Queensland: First State to Impose Anti-Stalking Legislation
Most people may not be aware that Queensland was the first state in Australia to enact anti-stalking legislation back in 1993. Although the first attempt was highly criticised as unnecessary, the legislation would later prove essential with the coming of social media, though with numerous amendments.
Today, Queensland still has one of the most effective anti-stalking legislation in Australia. Chapter 33A of the Queensland Criminal Code 1899 is the one that deals with unlawful stalking. Section 359B of the Code defines what unlawful stalking is and all forms of assault related to stalking.
The Act explains the instances in which a person can be charged with stalking and penalties. Did you know following a person in a way that they feel threatened is deemed stalking and a crime punishable by law? This is the truth.
Here are acts that can get you charged with stalking in Queensland as per 359B of the Code:
Loitering Near a Person
Stalking can be simple as giving someone unwanted attention. One of the acts of stalking is loitering near a person in a way that makes them feel uncomfortable with your presence. Whether it’s near their place of work, home, gym, or any place that they regularly visit, you can be charged with unlawful stalking.
Repeatedly Contacting A Person
This is probably the most common form of stalking and has been around for ages. Social media has made it easy for people to communicate with and to stalk others. Calling someone repeatedly on their phones, sending messages, or emailing or contacting them repeatedly via social media platforms is stalking under section 359B of the Queensland Criminal Code.
Sending Unwanted Gifts
This is a common form of unlawful stalking, especially by people wanting a romantic relationship with another person who, in most cases, is not interested. Don’t send flowers and other forms of gifts to that person you secretly love because it can land you in jail. The Act treats this as a criminal offence.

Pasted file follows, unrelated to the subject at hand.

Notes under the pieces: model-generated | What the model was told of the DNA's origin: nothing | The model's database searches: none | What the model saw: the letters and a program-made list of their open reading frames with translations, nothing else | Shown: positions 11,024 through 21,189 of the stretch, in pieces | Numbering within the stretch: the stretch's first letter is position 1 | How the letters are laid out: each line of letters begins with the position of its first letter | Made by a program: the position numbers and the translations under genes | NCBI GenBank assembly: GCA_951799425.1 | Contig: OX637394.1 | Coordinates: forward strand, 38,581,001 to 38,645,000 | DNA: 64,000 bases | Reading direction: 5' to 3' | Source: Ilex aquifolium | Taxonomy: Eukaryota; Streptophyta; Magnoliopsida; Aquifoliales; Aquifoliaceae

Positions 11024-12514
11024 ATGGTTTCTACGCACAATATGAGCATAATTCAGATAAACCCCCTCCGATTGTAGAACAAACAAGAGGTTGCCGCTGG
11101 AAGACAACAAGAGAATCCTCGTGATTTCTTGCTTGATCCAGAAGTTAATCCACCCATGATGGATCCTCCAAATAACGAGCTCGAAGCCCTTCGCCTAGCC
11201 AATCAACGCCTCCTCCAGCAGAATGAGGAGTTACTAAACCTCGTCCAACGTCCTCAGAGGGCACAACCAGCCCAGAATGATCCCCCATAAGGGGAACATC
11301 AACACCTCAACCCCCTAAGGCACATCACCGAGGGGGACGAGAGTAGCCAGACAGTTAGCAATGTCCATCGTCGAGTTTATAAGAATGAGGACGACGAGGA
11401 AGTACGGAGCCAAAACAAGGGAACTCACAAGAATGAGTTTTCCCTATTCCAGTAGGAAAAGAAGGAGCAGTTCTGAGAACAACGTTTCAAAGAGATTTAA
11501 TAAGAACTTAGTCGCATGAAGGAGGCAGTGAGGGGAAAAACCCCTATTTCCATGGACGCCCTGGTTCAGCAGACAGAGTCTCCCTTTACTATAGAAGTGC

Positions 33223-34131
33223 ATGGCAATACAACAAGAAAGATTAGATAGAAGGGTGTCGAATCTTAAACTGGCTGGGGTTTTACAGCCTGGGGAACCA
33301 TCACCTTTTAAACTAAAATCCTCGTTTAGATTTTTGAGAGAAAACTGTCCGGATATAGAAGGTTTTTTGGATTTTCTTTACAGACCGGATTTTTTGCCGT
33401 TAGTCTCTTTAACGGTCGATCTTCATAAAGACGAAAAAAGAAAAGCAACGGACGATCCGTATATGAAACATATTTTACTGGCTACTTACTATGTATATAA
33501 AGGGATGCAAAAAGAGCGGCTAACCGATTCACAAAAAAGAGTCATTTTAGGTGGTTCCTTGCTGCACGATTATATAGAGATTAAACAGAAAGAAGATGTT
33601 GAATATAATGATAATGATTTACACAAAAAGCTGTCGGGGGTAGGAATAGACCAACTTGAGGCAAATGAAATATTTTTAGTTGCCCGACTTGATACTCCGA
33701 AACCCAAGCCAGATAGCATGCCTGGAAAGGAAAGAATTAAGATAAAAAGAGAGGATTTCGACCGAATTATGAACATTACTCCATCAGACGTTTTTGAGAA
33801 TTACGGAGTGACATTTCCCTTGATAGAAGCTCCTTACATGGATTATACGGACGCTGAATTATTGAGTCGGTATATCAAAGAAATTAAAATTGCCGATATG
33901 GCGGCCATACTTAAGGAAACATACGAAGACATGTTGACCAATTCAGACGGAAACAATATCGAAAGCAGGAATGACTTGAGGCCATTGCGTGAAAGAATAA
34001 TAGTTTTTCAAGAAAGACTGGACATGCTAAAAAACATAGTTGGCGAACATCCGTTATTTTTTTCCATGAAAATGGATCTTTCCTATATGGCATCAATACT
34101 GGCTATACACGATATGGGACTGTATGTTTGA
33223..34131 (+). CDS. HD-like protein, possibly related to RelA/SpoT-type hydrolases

Intimidation and Harassment
Any action that makes another person feel intimidated, harassed, or threatened is defined under section 359B of the QLD Criminal Code as unlawful stalking. If it is proven that one has acted in such a way and they threatened to commit acts of violence against a person, the offence is punishable by law.
Punishment of Unlawful Stalking
Section 359E of the Queensland Criminal Code details the punishments if one is guilty of the crime. The maximum penalty for unlawful stalking is 5 years imprisonment. However, if you threatened violence against the victim or if weapons were used, the maximum penalty is 7 years imprisonment.
If the action constitutes stalking a law enforcement officer, the maximum penalty is 10 years imprisonment. The punishment may be harsher if the stalked officer was investigating a case related to the offender. Therefore, the severity of penalties according differs with the circumstances of the case.
If you have been charged with a stalking offence, contact Bouchier Khan Lawyers, and our team will be happy to help.
This article is of a general nature and is intended for information only. It should not be relied upon as legal advice. If you require further information, advice or assistance for your specific circumstance, please contact us at Bouchier Khan Lawyers.